Today, I had my first jaunt in the new car on the Autobahn. (I assume that anyone with a bit of school learning knows that term, so will not provide a German Word of the Day.)
I will not comment on how the car performed relative to other cars I have driven, beyond noting the newest Audi A7 is faster and rides smoother than my first Porsche 911.
And, I like to drive it better than my second 911.
I will not mention BMW, not wanting to hurt any feelings.
I was reminded of a lesson I learned during my early days of tearing up German highways and byways in my 911. There was less traffic and gas cost 18 cents. Everyone that takes driver’s education learns about defensive driving. Take that and increase it exponentially for driving on a German Autobahn.
Lack of speed limit lets people drive at crazy speeds. Even I have been guilty of such folly. That said, I have always found 180 kilometers per hour (112mph) to be the safest speed...not considering other drivers.
The thing about Autobahns is that speeds are so unpredictable. Some people race and some plod, either to save gas, to be cautious, or because the car is a dog. The problem with slow drivers is that they have no understanding of how fast others can move. The concept of rate-of-closure is unknown. A glance in the rearview mirror might reveal an approaching car, but they have no idea about how soon said car will be upon them. I can spot the wheels slowly turning in the brain of a driver up ahead and can determine when he will pull out to pass the car or truck in front of him...without taking a second look in his mirror to discover that I am now on his tail and, without braking, would crash into his slow-moving ass. This guy cannot appreciate how fast I am moving, because he is driving as fast as he ever has and cannot imagine that anyone can drive faster...despite being constantly passed by faster cars. Some human brains do not move that fast.
So, driving a fast car on an Autobahn requires true defensive driving. Needless to say, I achieved speeds today far below those of my Porsche and BMW days. Cars might have improved, but my reaction times have slowed, and I know how fast cars can drive.
Germany is renowned for Autobahns without speed limit and fast cars. Most people living outside Germany cannot imagine driving at unrestricted speed, but have seen photos of massive pile-ups. There is a touch of myth in both.
First of all, Germany does not have the highest level of highway fatalities in Europe. Despite the number of spectacular crashes, the statistics prove Germans to be better-than-average drivers. This has something to do with strict driver education requirements, (fabled) German discipline, good roads, and safe cars. It is also aided by the truth behind the other semi-myth.
It is true that large stretches of the Autobahn network do not have a speed limit. As with every aspect of German life, everything is permitted that is not specifically not allowed. (There are a lot of rules regulating human behavior.) Back to the Autobahns: many stretches do have speed limits, but there are enough kilometers to allow fun, speed, and recklessness.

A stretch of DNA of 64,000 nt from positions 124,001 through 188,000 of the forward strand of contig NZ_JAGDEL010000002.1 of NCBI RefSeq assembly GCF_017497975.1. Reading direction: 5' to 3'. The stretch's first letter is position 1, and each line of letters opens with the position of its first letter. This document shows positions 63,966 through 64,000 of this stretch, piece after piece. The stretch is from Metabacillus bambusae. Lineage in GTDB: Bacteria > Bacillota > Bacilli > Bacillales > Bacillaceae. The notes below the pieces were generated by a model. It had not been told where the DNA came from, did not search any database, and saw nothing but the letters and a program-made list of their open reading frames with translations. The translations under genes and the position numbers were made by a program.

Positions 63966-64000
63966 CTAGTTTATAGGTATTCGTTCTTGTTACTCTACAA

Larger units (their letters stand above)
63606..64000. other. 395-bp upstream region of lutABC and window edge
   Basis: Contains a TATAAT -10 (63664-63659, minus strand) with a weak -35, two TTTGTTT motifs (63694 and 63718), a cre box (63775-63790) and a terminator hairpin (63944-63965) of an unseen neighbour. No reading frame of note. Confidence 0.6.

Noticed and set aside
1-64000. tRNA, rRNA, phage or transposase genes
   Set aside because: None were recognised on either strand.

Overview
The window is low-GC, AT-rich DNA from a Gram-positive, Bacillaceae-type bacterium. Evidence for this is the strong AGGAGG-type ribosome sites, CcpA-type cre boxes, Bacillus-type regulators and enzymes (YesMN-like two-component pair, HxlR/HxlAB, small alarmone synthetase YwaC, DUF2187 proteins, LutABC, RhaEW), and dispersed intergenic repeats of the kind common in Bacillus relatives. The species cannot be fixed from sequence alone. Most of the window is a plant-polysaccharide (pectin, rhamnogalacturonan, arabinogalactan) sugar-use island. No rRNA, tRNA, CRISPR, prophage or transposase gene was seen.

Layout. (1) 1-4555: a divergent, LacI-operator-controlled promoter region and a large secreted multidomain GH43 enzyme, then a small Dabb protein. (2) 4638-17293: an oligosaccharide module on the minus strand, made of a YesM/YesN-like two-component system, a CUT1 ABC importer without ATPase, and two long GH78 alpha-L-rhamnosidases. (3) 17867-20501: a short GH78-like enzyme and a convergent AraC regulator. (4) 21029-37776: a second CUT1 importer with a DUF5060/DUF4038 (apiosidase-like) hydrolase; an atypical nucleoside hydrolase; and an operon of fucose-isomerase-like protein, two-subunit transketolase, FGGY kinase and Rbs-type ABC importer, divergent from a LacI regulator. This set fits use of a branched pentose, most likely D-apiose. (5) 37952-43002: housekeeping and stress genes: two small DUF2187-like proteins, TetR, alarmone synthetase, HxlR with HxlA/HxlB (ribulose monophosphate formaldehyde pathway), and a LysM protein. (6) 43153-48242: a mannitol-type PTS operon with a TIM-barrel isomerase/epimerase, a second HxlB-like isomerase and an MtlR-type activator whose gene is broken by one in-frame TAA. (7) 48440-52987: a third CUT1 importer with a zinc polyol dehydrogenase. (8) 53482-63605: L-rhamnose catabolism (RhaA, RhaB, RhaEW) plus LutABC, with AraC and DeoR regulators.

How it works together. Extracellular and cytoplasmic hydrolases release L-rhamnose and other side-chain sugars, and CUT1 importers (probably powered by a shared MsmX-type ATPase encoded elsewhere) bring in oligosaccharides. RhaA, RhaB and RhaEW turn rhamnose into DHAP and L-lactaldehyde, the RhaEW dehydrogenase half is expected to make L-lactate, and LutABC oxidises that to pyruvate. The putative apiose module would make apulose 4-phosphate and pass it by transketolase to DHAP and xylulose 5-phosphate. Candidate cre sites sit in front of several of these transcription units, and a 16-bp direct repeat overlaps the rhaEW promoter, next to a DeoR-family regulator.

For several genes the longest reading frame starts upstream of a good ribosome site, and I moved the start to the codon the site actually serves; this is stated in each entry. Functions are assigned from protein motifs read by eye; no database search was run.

In reality, there are three speeds on German Autobahns: ridiculously fast, standard traffic, and parked.
I have owned Porsches, Mercedes, and BMWs. This is not bragging, because these are standard cars in this country. Most taxis are Mercedes, and BMWs are rather middle class. That said, all are very fast. My preferred driving speed on the Autobahn is 180 kilometers per hour (about 112 miles per hour for fans of an English king's foot), which I found safe and swift enough. The biggest danger was other drivers, who had no comprehension of speed. A fast car on a good road was often a pleasure to drive, but it has become an increasingly rare pleasure.
The most common speed on Autobahns is 100 kilometers per hour (about 60), because of the increasing amount of cars on the road. Heavy, bumper-to-bumper traffic often moves at this speed. One is happy to be moving, but it can be frustrating on a highway without a speed limit. The days of open roads and cheap gas are long gone. German industrial prosperity has put automobiles into too many hands, but makes driving speeds similar to those of most countries.
The third speed, common during rush hour and vacation times, is required when traffic increases to fill the highways or there has been an accident. The Autobahn turns into a long, linear parking lot. Traffic jams have been known to extend up to 75 kilometers and take hours to dissipate. This is beyond frustrating, especially for anyone captured in a Porsche. News footage or photographs show people standing beside their cars staring at a packed Autobahn, surely dreaming of a different speed.
Autobahn driving in Germany is a case of "hope for the best and expect the worst"...